CCleaner software compromised in supply chain malware attack
FYI, this story is more than a year old
Popular ‘junk’ wiper and maintenance software CCleaner has been subject to a hack that could potentially affect billions of users worldwide, according to security firm Talos.
The hack called a ‘supply chain attack’, banks on the trust relationship between supplier and customer.
In this case, the software’s update servers were compromised to deliver malware to victims and Piriform was hosting the malicious software itself.
Anyone who updated to CCleaner 5.3.3 between August 15 and September 11 is at risk of the hack. On September 12, the official 5.34 version was release.
The hack was able to collect information such as the name of the computer, list of installed software and windows updates, list of running processes, MAC addresses of the first three network adapters, as well as whether the process was running with administrative privileges and whether it is a 64-bit system.
The malware also used valid digital signatures to further mask its malicious intent.
Piriform, the company behind CCleaner, posted a blog today which explains the technical details of the hack.
“A suspicious activity was identified on September 12th, 2017, where we saw an unknown IP address receiving data from software found in version 5.33.6162 of CCleaner, and CCleaner Cloud version 1.07.3191, on 32-bit Windows systems. Based on further analysis, we found that the 5.33.6162 version of CCleaner and the 1.07.3191 version of CCleaner Cloud was illegally modified before it was released to the public, and we started an investigation process,” comments Piriform’s VP of Products, Paul Yung.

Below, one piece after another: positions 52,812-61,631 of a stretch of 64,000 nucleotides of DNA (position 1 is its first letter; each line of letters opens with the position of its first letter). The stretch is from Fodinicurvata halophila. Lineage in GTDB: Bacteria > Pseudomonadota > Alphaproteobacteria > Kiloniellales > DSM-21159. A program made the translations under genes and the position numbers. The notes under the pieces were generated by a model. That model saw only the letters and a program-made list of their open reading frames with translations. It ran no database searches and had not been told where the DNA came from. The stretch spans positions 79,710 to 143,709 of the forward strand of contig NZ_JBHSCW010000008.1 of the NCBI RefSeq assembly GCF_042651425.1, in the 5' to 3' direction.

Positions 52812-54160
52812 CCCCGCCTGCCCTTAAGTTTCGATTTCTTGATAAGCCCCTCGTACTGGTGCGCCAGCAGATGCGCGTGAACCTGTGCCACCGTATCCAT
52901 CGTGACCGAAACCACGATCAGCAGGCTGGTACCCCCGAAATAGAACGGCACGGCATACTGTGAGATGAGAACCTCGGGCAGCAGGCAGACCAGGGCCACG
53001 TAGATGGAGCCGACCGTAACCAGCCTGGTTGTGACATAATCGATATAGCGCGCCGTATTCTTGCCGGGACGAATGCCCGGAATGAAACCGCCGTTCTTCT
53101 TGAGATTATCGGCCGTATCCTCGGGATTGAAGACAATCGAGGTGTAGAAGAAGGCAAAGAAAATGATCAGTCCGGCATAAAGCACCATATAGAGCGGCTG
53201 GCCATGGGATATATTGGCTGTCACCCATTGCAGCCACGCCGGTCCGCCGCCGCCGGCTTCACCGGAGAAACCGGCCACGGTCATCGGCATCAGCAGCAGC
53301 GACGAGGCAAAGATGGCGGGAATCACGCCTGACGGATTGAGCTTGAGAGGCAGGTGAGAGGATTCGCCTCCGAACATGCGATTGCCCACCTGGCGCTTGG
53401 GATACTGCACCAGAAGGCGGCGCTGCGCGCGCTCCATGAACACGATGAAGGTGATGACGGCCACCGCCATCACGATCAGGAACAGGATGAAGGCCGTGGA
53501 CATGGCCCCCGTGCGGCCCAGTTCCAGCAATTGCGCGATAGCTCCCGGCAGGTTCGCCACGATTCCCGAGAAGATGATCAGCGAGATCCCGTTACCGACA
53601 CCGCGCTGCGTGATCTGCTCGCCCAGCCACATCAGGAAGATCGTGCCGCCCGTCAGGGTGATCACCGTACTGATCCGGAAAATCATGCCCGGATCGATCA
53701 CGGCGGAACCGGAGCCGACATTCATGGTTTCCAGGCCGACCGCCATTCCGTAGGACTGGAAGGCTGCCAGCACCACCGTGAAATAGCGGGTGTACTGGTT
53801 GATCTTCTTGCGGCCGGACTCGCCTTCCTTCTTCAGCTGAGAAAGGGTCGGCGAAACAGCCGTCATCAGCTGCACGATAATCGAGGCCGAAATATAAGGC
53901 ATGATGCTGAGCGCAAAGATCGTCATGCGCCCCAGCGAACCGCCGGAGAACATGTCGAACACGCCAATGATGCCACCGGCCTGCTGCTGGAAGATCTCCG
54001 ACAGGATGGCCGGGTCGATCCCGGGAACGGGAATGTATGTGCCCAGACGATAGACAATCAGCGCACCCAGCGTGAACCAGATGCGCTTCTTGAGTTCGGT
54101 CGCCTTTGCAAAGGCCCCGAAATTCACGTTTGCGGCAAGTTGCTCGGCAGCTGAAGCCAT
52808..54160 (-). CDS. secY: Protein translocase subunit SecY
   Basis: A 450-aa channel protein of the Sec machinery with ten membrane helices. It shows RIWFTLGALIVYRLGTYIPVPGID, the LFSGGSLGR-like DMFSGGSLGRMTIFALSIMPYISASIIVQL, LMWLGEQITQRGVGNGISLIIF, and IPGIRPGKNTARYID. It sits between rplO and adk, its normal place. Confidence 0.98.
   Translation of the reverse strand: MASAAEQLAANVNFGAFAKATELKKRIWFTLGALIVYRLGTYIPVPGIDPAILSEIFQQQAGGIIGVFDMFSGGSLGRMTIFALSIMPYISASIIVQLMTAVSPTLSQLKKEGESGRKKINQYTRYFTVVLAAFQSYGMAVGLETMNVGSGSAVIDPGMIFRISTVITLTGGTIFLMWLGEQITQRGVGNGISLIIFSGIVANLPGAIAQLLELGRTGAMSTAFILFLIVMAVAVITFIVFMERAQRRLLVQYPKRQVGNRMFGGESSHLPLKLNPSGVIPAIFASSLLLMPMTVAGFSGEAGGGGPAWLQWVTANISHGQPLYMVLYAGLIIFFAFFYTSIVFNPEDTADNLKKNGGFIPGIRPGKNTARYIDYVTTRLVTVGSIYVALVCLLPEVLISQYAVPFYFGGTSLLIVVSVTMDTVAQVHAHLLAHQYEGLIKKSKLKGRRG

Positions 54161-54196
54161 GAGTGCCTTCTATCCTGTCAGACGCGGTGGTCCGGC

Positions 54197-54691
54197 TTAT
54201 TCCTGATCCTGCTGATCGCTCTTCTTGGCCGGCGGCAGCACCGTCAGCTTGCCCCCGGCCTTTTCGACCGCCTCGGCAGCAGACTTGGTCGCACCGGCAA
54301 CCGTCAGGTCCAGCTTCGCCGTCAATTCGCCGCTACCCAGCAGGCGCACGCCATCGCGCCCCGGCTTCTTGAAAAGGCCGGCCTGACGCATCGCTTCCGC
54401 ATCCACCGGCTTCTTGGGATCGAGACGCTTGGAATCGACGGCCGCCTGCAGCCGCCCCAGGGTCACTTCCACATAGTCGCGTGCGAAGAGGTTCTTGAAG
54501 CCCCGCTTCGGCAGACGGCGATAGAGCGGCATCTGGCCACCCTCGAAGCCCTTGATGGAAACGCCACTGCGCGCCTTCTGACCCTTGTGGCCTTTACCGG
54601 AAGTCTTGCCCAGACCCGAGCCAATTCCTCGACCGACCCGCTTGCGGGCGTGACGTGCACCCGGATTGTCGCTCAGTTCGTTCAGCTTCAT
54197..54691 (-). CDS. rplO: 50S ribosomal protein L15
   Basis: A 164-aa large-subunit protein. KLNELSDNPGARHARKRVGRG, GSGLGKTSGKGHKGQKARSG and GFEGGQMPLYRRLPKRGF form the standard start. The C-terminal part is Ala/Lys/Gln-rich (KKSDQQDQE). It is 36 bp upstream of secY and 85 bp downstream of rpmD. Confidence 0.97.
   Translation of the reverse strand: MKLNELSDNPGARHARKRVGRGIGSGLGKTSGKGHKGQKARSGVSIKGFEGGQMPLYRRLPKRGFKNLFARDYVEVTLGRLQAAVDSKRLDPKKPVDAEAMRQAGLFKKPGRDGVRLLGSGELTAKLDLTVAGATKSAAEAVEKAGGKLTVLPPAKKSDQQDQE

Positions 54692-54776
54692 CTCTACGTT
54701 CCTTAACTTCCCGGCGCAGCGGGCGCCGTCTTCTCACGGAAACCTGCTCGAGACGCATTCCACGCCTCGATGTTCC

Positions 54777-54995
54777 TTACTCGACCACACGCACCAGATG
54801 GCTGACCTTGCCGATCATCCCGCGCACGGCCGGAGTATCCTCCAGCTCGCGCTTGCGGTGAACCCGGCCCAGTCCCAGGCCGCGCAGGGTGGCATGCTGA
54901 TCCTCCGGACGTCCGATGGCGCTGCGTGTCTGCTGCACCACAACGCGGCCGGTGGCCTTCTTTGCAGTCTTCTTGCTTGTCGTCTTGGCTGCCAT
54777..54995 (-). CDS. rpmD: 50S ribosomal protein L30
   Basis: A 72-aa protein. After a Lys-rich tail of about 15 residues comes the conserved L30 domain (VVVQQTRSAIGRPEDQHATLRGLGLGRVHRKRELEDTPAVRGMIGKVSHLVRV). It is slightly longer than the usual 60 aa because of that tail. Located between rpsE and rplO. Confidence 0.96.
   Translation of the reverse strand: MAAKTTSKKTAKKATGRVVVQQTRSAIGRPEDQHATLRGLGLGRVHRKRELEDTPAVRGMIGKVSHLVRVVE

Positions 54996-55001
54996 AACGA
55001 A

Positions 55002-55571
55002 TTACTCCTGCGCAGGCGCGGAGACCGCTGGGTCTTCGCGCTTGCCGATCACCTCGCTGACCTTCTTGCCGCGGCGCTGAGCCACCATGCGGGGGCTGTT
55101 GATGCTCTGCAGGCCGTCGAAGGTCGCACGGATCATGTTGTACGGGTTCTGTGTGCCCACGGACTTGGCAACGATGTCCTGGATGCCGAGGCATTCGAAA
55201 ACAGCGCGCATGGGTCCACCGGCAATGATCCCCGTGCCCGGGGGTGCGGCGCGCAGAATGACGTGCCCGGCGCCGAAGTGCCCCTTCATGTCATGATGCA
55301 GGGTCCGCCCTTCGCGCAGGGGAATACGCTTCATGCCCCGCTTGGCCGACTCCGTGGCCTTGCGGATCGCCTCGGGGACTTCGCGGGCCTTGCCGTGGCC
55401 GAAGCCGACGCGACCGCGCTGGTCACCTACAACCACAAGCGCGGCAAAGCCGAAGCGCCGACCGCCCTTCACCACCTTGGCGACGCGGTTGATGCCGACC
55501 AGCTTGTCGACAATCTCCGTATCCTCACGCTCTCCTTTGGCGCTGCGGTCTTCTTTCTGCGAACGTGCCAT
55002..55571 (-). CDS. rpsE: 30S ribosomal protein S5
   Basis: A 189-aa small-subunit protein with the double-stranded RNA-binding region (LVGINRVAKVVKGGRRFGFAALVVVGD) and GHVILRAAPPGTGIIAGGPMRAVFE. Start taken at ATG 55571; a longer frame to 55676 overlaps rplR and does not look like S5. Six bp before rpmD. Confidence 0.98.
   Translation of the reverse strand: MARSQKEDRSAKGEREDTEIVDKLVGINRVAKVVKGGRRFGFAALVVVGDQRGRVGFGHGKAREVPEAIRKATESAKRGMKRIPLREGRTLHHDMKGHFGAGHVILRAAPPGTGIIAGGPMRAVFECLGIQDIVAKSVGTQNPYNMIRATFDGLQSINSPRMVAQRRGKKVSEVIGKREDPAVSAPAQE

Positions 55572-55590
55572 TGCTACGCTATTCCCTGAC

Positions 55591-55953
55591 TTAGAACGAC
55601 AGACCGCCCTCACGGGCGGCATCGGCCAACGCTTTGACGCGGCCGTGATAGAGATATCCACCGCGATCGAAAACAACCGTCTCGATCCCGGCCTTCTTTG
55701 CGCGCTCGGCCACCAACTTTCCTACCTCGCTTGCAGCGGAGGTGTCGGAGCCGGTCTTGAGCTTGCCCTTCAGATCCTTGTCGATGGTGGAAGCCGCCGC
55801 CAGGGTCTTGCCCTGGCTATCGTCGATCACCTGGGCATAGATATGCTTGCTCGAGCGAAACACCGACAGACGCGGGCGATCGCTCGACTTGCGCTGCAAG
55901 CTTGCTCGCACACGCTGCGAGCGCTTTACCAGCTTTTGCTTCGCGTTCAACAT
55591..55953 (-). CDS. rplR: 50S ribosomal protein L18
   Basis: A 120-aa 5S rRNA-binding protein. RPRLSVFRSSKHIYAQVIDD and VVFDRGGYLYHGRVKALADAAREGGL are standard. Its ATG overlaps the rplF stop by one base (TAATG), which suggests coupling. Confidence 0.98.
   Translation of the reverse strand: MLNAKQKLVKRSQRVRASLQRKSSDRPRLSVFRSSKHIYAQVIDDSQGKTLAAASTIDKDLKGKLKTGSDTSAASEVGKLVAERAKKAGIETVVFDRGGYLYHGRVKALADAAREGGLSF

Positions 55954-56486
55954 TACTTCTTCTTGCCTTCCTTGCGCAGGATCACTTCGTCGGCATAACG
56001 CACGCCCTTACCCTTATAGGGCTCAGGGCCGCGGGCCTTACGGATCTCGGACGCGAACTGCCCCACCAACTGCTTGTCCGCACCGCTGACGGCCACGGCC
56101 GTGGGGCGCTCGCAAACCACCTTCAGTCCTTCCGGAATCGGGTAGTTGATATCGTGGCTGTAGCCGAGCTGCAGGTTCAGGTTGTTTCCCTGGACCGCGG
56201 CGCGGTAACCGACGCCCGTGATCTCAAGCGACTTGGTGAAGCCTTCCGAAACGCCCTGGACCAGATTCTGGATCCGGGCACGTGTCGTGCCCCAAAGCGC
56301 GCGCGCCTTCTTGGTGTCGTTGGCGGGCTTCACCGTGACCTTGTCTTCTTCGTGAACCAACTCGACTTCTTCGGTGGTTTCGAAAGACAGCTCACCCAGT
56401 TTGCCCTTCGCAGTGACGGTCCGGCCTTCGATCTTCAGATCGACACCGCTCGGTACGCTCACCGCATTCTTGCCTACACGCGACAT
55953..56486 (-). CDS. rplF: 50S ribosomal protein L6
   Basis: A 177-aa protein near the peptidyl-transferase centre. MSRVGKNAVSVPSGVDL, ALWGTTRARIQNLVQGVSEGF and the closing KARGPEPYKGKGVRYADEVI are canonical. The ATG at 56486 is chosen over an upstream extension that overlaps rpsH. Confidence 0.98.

He says that the company has disabled the rogue server and other potential servers. All CCleaner users are also being moved to the latest version.
The company has no indication who was behind the attack, where it came from or how long it was being prepared for.
“To the best of our knowledge, we were able to disarm the threat before it was able to do any harm,” Yung says.
“This is a prime example of the extent that attackers are willing to go through in their attempt to distribute malware to organizations and individuals around the world. By exploiting the trust relationship between software vendors and the users of their software, attackers can benefit from users' inherent trust in the files and web servers used to distribute updates,” Talos researchers state in their blog.
“In many organizations data received from commonly software vendors rarely receives the same level of scrutiny as that which is applied to what is perceived as untrusted sources. Attackers have shown that they are willing to leverage this trust to distribute malware while remaining undetected.”